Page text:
9,250 for the seventh year…

This year…drum role…11,300 pre-registered and believe me they all were there!

Pre-race meal: Cereal, juice and a Gu Pack (why not)

Weather: Rain, rain, rain, a bit of wind, 48 degrees and more rain…like “flood warning” rain…I saw a guy in an arc.

My thoughts: I hope my knee is up for this run since this is the first stress I’ve put on it since the 20+ miler!

As I said before, I ran with a buddy of mine who has also made great strides across the last year to drop weight (60+ lbs) and take up running. We were rockin & rollin on the first two miles at an 8:50 pace!  We registered at a 09:45/mile pace so this was awesome! We should have been one more corral up for the start! We know for next year!

Except for the rain it was a perfect day for running an event like this. We both were soaked thru to the bone by the end of it. My knee felt good and only let me know it was there a few hours afterwards with very mild stiffness which eventually went away…possibly due to the nice chianti we had with Thanksgiving dinner, but it didn’t return.

The official results were as follows!

  1. Time: 00:41:43.2
  2. Pace: 09:16

I know that running with my friend really helped me to not only push myself past the 9min/mile pace for the beginning of the race, but to maintain a good split for the second half. Running with a partner for a race can really help as I led him sometimes and he set pace for me at times too. We may be tackling a half-marathon in May together too!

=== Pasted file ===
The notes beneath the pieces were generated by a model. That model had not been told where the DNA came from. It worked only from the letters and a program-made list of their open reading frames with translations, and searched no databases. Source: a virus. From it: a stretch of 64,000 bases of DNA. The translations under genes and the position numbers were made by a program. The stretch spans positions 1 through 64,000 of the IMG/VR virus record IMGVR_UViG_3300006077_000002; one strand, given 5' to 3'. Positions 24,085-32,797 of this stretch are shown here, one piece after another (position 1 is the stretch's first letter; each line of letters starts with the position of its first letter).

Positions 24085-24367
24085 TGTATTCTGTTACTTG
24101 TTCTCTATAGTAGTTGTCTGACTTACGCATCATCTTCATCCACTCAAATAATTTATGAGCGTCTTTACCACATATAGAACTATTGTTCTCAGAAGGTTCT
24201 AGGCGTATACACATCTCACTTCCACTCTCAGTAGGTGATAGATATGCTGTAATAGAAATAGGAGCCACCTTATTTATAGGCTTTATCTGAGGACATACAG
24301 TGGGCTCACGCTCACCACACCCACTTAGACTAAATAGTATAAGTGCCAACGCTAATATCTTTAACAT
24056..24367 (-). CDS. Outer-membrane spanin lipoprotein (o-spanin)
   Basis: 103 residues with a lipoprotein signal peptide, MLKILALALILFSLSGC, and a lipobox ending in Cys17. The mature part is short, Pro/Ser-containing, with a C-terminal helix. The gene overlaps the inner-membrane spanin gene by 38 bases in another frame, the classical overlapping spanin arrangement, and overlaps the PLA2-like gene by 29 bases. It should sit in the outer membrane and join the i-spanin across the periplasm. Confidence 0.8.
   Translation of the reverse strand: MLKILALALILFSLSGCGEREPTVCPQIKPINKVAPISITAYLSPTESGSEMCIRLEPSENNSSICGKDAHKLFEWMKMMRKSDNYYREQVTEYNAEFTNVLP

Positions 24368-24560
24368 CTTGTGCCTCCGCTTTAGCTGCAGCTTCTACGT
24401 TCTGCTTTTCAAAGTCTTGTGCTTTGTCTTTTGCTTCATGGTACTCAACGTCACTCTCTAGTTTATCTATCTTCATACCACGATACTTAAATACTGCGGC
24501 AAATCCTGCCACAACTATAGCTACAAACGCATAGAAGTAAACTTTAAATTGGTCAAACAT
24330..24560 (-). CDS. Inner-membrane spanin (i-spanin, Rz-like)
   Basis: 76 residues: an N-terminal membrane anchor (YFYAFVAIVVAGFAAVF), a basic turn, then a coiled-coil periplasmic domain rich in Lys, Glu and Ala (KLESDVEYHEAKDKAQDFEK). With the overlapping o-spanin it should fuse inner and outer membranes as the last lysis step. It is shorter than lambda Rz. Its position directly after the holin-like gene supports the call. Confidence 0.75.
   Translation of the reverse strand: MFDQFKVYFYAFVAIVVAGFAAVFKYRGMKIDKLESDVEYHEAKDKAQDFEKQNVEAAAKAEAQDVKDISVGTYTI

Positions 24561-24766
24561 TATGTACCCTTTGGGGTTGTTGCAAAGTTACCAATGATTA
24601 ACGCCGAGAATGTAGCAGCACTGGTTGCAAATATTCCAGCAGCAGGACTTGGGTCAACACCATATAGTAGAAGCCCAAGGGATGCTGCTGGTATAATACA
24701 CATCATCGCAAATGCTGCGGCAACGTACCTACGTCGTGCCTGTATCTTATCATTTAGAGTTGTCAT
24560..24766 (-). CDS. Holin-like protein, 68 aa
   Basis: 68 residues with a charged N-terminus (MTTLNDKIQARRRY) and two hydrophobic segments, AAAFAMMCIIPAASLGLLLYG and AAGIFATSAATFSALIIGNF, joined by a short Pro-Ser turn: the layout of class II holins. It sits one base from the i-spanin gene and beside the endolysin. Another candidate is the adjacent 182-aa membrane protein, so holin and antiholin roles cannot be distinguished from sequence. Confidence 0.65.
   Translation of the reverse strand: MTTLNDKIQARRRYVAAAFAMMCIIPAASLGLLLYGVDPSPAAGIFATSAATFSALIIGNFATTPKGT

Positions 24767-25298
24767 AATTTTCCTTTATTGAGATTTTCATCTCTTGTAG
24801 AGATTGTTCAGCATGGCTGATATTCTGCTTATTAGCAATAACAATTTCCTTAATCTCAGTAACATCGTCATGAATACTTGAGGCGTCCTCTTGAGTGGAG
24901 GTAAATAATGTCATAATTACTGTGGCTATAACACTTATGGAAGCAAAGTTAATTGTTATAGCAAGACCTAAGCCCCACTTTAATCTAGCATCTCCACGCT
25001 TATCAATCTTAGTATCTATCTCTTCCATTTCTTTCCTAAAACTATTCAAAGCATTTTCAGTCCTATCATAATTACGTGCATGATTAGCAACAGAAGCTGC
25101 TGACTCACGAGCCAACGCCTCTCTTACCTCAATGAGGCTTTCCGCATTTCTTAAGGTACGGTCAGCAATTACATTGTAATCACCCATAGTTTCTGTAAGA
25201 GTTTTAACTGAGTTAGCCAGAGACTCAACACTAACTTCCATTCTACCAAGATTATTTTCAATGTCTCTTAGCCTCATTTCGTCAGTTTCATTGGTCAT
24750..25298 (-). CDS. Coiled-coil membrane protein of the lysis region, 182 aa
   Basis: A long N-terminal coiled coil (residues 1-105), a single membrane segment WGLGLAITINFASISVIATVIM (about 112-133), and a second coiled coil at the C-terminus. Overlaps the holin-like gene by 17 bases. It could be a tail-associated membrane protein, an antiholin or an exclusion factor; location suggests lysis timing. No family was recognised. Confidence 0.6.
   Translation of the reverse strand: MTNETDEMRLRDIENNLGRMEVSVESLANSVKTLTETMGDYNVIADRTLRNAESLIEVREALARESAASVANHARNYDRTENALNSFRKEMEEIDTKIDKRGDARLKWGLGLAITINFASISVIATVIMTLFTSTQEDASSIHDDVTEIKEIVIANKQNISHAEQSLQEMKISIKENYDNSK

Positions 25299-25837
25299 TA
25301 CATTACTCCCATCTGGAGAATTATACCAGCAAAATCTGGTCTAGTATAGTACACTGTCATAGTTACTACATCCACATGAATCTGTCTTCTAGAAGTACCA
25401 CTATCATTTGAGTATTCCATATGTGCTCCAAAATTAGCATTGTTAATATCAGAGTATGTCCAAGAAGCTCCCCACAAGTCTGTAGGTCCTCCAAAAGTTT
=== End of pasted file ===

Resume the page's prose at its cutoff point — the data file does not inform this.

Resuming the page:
I couldn’t be happier with the results and I’m looking forward to my final event of the year, The Indianapolis Jingle Bell Run on December 11th, 2010 which supports the Arthritis Foundation.

Happy Holidays and Happy Training!

They tried to make me go to Rehab…I mean recovery

Holy cow what a run this past weekend!  I hit a distance PR of over 20 miles and was so happy!  I did the run on a treadmill at the gym so I’m sure I was getting weird looks from the people around me since I didn’t leave for nearly four hours.

Hopefully, my trainer won’t tell on me since there is a 20 minute limit when people are waiting…to my knowledge no one was tapping their foot behind me!  🙂

I had come prepared with two 32oz bottles of Gatorade, several GU packs and kept running forever it seemed like.  It was well worth the mental training as well as the physical training. Thank goodness for Sports Center on the TV and NCAA football!